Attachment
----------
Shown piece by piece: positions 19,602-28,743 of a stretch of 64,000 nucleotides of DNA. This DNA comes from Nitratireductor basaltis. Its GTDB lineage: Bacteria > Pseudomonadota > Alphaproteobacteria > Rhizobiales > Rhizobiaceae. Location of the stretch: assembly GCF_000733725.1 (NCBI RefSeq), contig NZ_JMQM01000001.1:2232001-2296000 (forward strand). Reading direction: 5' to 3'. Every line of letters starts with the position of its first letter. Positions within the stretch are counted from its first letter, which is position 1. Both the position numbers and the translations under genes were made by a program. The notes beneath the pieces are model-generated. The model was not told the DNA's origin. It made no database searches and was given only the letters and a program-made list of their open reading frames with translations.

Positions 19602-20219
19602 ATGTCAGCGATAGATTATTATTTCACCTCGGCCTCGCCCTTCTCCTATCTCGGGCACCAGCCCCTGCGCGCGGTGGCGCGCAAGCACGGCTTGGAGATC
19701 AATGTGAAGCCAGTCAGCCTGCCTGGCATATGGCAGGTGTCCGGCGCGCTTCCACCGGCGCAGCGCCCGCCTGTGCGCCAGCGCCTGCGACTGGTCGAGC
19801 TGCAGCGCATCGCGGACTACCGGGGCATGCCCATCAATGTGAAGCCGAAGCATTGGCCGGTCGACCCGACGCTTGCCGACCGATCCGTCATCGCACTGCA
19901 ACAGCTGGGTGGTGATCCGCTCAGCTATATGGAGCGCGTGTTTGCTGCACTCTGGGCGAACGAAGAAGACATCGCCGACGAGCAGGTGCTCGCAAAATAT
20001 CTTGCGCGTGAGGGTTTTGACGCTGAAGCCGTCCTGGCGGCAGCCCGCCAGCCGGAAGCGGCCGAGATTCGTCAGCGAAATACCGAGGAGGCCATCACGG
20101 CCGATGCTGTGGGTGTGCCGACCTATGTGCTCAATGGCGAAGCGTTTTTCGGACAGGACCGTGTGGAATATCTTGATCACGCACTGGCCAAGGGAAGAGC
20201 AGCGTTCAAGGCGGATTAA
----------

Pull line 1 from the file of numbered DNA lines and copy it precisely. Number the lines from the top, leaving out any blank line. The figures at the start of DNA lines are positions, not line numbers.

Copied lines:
Shown piece by piece: positions 19,602-28,743 of a stretch of 64,000 nucleotides of DNA. This DNA comes from Nitratireductor basaltis. Its GTDB lineage: Bacteria > Pseudomonadota > Alphaproteobacteria > Rhizobiales > Rhizobiaceae. Location of the stretch: assembly GCF_000733725.1 (NCBI RefSeq), contig NZ_JMQM01000001.1:2232001-2296000 (forward strand). Reading direction: 5' to 3'. Every line of letters starts with the position of its first letter. Positions within the stretch are counted from its first letter, which is position 1. Both the position numbers and the translations under genes were made by a program. The notes beneath the pieces are model-generated. The model was not told the DNA's origin. It made no database searches and was given only the letters and a program-made list of their open reading frames with translations.